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TRENTON, N.J. — Gov. Chris Christie announced Monday (Oct. 21) that he was dropping the fight against same-sex marriage in New Jersey by withdrawing his his appeal of a major case that was being heard by the state Supreme Court.
Starting one minute after midnight, gay couples have been getting married after the Supreme Court refused on Friday to delay the first weddings while it heard Christie’s appeal of a lower-court ruling that legalized gay marriage last month.
Christie said the court, in rejecting his plea for a stay, had made strong statements that settled the larger case.
Colin Reed, a spokesman for Christie, said that Chief Justice Stuart Rabner, writing for the court in a 7-0 opinion last Friday, “left no ambiguity about the unanimous court’s view on the ultimate decision in this matter when he wrote, ‘same-sex couples who cannot marry are not treated equally under the law today.’”
But at the same time, Christie sharply criticized the court for stepping in and ruling on the case. The Republican governor, a potential presidential candidate in 2016, has maintained that he wanted voters to take up the issue on the ballot.
“Although the governor strongly disagrees with the court substituting its judgment for the constitutional process of the elected branches or a vote of the people, the court has now spoken clearly as to their view of the New Jersey Constitution and, therefore, same-sex marriage is the law,” Reed said.
“The governor will do his constitutional duty and ensure his administration enforces the law as dictated by the New Jersey Supreme Court.”
The Supreme Court on Friday appeared to address all the major issues underlying the case, rejecting Christie’s legal arguments and emphasizing he was unlikely to win if he continued appealing a Sept. 27 decision by Superior Court Judge Mary Jacobson, which found that gay couples were being denied equal rights “every day” in New Jersey.
Jacobson’s was the first state court ruling to legalize same-sex marriage after the U.S. Supreme Court struck down the federal Defense of Marriage Act in June. The move extended hundreds of tax, medical and other legal benefits to same-sex couples, but only in states that provided them “lawful marriages.” As a civil union state, New Jersey was left out, the Supreme Court ruled Friday.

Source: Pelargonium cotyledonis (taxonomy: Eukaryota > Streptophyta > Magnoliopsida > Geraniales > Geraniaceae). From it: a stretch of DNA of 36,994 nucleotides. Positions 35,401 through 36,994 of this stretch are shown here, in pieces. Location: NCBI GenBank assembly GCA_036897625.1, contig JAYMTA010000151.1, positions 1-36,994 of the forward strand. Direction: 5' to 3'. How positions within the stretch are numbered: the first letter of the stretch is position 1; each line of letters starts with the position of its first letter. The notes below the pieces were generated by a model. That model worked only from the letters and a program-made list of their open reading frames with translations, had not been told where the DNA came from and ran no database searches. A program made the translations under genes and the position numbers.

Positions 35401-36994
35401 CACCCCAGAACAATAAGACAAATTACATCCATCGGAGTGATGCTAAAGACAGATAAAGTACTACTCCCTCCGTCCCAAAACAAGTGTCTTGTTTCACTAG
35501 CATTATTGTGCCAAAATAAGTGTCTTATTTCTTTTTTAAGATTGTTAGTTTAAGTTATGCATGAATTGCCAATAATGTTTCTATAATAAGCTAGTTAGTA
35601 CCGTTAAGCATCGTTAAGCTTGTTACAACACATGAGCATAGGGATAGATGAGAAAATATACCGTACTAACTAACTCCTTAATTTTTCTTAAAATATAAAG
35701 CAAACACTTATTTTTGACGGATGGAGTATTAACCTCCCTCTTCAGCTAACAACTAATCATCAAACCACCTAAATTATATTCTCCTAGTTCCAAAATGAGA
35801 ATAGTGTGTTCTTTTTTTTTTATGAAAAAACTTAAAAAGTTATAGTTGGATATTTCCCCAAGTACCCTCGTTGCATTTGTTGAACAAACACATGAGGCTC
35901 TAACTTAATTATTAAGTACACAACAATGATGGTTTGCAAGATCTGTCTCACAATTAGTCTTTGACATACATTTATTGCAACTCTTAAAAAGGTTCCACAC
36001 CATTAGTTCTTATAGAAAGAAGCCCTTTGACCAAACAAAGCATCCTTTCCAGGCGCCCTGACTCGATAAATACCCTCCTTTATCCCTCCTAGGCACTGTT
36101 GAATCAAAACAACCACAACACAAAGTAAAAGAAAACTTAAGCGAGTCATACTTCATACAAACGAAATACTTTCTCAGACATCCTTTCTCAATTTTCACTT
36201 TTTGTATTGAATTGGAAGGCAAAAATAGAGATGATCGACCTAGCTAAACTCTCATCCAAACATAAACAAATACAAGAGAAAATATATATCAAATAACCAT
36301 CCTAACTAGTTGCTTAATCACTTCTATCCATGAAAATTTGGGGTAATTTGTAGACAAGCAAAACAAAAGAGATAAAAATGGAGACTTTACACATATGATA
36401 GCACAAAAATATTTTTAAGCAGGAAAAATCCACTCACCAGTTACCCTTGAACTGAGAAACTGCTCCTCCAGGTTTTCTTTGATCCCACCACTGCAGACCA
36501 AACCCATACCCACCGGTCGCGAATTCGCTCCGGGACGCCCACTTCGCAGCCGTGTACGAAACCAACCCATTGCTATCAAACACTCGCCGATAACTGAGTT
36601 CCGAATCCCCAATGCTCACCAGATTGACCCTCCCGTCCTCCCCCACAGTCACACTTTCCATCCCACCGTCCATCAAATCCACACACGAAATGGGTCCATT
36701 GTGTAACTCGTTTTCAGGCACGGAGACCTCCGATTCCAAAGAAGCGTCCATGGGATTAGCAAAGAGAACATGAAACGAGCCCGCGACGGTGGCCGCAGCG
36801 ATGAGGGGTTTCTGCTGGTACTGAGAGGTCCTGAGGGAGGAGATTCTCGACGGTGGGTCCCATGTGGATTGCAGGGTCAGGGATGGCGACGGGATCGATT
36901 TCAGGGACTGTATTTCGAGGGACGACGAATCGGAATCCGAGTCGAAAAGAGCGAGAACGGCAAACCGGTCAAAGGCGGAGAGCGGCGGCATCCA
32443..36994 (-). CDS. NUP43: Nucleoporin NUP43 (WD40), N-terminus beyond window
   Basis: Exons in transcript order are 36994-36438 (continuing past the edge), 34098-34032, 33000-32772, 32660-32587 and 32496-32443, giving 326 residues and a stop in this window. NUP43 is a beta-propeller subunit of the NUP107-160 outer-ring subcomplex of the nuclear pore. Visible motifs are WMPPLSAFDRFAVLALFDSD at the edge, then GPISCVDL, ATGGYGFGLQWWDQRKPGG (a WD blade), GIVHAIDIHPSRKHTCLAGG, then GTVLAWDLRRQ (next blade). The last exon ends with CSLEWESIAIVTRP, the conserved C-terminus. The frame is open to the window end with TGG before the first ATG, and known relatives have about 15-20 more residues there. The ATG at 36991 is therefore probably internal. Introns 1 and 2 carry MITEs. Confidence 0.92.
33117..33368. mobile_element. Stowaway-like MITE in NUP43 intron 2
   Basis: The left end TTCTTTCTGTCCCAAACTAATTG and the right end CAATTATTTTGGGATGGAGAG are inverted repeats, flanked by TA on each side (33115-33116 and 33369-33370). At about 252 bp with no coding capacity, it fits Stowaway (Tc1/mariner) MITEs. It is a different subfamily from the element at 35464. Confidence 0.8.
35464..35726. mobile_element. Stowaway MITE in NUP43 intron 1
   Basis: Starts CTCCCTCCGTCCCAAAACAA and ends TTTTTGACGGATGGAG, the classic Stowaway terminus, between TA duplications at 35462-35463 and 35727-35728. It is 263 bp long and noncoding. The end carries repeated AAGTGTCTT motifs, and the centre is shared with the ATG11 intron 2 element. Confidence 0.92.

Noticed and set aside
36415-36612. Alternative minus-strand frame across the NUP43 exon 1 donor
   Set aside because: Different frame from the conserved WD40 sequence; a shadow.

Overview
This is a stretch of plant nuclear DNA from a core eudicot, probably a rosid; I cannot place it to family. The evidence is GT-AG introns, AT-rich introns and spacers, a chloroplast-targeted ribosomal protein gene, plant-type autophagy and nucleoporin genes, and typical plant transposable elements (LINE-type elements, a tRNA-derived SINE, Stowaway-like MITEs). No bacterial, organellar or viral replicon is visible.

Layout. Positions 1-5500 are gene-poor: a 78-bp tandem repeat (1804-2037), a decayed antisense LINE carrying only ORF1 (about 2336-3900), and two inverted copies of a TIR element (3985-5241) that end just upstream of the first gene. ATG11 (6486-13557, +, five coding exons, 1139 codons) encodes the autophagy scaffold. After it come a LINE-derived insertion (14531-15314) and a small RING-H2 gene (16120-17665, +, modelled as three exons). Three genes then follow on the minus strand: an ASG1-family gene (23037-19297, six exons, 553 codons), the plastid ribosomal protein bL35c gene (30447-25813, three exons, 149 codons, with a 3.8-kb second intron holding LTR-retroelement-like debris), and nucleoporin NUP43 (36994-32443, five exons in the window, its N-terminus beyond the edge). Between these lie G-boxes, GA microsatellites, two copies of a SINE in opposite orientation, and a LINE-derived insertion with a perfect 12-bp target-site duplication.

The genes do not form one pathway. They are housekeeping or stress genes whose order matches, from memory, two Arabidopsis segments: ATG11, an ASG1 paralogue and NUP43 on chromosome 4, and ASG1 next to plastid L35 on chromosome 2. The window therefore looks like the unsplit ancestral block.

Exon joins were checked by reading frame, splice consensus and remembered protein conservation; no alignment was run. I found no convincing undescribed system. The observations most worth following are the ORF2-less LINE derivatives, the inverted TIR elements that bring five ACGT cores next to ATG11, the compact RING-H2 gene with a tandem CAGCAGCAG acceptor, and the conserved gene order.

Meanwhile, as New Jersey became the 14th state to allow same-sex marriage, pairs of brides and grooms tied the knot in joyous ceremonies that celebrated love while mindful of their newly granted legal status.
“It’s a historic day,” said Amy Quinn, an attorney and councilwoman in Asbury Park who married her partner, Heather Jensen, on the boardwalk just after midnight. “To be able to get married in my home state, in a town that I adore, to be able to get married by friends, with friends, around friends, it’s such an amazing experience.”
Quinn and Jensen, who have been together 10 years, were married in New York in June. At the time, Quinn said, she wasn’t certain she’d ever have a chance to wed in her home state.
Gabriela Celeiro and Elizabeth Salerno received a waiver from the normal 72-hour waiting period between obtaining a license and getting married because they did not want to wait one moment longer than absolutely necessary.
“I want to get something in paper that this actually happened,” Salerno said before heading to Newark’s city hall with her partner where they were to be married by Mayor Cory Booker.
Booker was marrying the first of several couples when someone attempted to disrupt the ceremony.
The mayor had asked if anyone had reason to object to the marriage and a protester screamed: “This is unlawful in the eyes of God and Jesus Christ.”
Booker, who was elected to the U.S. Senate last week, called for the person to be removed and police dragged him out.
As Booker continued speaking, “.not hearing any substantive and worthy objections,” thunderous applause erupted.
David Gibson and Rich Kiamco, who have been together for 10 years, were among the first couples in Jersey City to be married. Their City Hall ceremony was officiated by Mayor Steve Fulop.
Earlier in the day, the two men — who have been married in New York state — marveled at how fast gay marriage had turned from being a political liability into a benefit — at least in New Jersey, where polls show strong support.
“If you dial the talk back for a decade, gays and lesbians were used as an issue in the Bush campaign in 2004. I think gay issues — and maybe it was gay marriage — became a wedge issue that helped get him victory,” Gibson said.
(Salvador Rizzo and Dan Goldberg write for The Star-Ledger in Newark.)
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